Varying types of histopathologic patterns in all MM`s . Highlight is a aymmetrical tumour growth  with atypical melanocytes (clear cytoplasm, pleomorphic nuclei) growing in nests or singly, extending from the epidermal-dermal junction  involving the upper layers of the epidermis, then invading the dermis or subcutaneous fat (thickness (Breslow depth) in mm). Early invasion of lymph vessels or capillaries possible. Mitosis rate, immunohistochemistry and molecular diagnostic of mutation type status is for further examination necessary. TNM classification.


The clinical course is strongly associated with the tumor type  and the presence of ulceration on histological examination. The 10 year survival is around 95% for thin melanomas (<1 mm) compared to 40% for thick melanomas (>4 mm). The main other prognostic factors are the presence of nodal and visceral involvement and are summarized in the AJCC TNM (tumor, node, metastasis) stage (I-IV).


About 90% of melanomas are diagnosed as primary tumors without any evidence of metastasis. The tumor specific 10-year-survival for such tumors is 75 to 95%.The 10-year-survival is 30 to 50% for patients with satellite and in-transit metastases, 69-75% for patients with lymph node micrometastases, and 40 to 60% for those with clinically apparent regional lymph node metastases.


The diagnosis is suspected clinically, supported by dermatoscopy and confirmed by the histopathological examination.

The clinical diagnosis by the dermatologist is based on a combination of 3 analyses of any pigmented lesion: (1) visual analysis incl. ABCDE rule; (2) Intra-individual comparative analysis with other pigmented lesions on patients skin ; (3)  Chronologic analysis of changes (evolution).
Prognostic is evaluated by AJCC pathological (pTNM) prognostic stage grouping.

Differential diagnosis

Differential diagnoses include melanocytic naevi of different types, pigmented basal cell carcinoma, seborrhoeic keratoses, dermatofibroma.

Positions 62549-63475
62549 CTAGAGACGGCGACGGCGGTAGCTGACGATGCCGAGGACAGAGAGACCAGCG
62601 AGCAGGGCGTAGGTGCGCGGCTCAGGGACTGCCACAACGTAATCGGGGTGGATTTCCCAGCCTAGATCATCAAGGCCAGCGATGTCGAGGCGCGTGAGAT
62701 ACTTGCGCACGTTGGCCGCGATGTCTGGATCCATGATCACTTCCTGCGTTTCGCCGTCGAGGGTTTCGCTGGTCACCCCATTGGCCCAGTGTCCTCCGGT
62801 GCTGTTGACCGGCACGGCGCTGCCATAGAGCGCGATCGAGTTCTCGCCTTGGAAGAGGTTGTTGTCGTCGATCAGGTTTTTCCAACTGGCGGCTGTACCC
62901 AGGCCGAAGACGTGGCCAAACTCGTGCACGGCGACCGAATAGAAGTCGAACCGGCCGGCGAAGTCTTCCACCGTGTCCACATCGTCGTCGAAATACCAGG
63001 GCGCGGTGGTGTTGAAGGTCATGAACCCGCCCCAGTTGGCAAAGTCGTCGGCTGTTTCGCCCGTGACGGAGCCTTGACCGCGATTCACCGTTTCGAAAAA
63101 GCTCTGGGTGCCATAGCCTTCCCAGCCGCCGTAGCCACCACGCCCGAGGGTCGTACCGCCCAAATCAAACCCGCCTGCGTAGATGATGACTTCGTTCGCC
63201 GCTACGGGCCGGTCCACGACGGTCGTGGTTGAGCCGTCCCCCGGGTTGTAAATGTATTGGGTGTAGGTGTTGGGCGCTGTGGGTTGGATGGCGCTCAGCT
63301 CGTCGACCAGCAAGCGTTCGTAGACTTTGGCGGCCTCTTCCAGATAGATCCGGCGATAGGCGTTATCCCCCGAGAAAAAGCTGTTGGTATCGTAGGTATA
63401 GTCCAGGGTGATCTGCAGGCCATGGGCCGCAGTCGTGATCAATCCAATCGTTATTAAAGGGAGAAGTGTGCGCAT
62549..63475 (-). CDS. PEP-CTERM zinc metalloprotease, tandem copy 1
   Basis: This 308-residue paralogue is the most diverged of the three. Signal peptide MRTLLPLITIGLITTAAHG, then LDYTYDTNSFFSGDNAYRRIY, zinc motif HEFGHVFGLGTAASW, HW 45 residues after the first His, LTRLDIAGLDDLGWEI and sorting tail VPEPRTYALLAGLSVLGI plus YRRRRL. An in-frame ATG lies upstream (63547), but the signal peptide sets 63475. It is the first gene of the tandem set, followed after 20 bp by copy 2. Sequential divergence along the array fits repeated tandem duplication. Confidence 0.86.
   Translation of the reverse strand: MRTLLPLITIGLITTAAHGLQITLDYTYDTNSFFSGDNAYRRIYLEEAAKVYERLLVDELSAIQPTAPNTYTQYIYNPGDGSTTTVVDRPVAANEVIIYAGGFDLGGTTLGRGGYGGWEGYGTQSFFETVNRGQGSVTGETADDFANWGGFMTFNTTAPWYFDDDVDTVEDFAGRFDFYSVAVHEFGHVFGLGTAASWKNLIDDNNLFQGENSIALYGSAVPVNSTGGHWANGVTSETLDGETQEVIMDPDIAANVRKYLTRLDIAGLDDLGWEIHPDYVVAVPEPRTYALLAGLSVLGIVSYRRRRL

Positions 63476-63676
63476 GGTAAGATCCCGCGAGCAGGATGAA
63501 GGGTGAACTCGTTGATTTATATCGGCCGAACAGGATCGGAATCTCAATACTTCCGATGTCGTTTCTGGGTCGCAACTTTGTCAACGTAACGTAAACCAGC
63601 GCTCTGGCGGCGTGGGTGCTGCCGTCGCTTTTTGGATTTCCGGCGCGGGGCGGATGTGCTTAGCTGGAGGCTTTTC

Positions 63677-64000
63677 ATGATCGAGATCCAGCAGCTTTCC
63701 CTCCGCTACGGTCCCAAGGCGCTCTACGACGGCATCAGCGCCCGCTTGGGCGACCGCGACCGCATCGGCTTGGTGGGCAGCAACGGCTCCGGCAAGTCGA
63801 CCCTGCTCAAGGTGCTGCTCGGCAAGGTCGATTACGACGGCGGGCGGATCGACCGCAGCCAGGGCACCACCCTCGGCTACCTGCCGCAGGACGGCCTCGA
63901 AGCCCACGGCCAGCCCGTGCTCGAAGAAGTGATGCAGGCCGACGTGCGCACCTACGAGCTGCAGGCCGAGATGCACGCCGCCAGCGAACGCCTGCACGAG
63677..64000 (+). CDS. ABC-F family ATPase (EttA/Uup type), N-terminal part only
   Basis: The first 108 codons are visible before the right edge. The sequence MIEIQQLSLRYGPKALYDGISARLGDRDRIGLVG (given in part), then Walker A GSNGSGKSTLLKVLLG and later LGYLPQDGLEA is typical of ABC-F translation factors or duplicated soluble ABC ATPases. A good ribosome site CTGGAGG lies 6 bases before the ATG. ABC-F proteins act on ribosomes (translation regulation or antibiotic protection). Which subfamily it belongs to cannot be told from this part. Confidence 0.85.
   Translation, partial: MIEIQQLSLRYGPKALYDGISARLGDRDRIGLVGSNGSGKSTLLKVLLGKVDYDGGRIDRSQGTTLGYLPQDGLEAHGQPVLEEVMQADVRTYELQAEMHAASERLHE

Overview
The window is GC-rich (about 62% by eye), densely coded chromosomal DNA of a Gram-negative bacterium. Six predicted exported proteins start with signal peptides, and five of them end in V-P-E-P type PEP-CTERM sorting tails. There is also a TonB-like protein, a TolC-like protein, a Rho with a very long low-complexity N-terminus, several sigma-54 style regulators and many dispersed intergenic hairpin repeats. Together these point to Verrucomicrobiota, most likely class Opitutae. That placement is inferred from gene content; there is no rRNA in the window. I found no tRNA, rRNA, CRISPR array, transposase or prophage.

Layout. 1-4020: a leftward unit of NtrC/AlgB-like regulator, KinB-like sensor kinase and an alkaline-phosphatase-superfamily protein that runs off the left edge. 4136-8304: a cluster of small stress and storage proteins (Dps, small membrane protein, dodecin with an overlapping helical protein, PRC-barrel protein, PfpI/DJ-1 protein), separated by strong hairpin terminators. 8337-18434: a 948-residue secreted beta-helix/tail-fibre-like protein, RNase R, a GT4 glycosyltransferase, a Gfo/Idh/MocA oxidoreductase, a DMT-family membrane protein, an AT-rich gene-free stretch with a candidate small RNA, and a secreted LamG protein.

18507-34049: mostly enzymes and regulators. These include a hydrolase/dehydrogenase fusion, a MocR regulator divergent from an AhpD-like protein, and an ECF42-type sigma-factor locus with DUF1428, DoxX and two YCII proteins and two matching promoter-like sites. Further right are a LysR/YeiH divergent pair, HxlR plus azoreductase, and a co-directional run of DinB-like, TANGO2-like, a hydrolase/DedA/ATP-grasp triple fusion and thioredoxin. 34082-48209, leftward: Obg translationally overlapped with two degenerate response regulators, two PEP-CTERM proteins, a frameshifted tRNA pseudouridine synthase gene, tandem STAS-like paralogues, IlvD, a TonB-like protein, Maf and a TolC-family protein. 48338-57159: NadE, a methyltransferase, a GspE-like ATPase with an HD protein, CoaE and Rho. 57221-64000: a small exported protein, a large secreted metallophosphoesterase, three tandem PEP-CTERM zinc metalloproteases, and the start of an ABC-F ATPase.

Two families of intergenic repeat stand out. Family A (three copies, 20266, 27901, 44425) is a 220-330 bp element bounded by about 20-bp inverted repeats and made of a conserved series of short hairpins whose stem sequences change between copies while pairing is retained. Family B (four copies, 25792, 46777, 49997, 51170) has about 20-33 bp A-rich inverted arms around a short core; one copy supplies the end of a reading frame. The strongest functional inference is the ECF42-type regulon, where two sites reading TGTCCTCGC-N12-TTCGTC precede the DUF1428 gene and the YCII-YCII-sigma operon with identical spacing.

Prevention & Therapy

The treatment of a suspected lesion is by immediate excision under local anaesthesia. Usually in atypical neavi (intraepidermal dysplasia) 0.5 cm safety margin is sufficient.  If lesions are clinically highly suspicious for a melanoma the primary  safety margin is 1 - 2 cm. A sentinel lymph node biopsy may be performed (if the Breslow is >1 mm). Therapeutic decisions in stage III/IV patients should be primarily made by an interdisciplinary oncology team.

Adjuvant therapy is discussed in patients with a high risk of metastasis (micrometastases in sentinel lymph node) and may include targeted therapy (in cases with a V600 mutation of the oncogene BRAF) or immunotherapy.

Therapy of systemic metastases include: immunotherapy with checkpoint inhibitors (anti-PD1 +/- anti-CTLA-4), targeted therapy (BRAF and MEK inhibitors)  if BRAF V600 mutation is present (around half of the cases).

Follow-up: 5 years in intervals of 3-6 months with clinical examination and imaging, depending on risk group; looking for signs of recurrence and second primary melanomas, then life-long surveillance is recommended.

Prevention is based on the education of the population starting already in childhood incl. the parents, kindergarten and school. Five factors: sun protection factor cream, shadow, sunglasses, umbrella and UV protecting clothes. Self skin screening (ABCDE criteria), and skin screening of at-risk patients via themselves and partner/parents, and digital photo assessment. Governmental skin cancer screening campaigns. Telemedicine is helpful.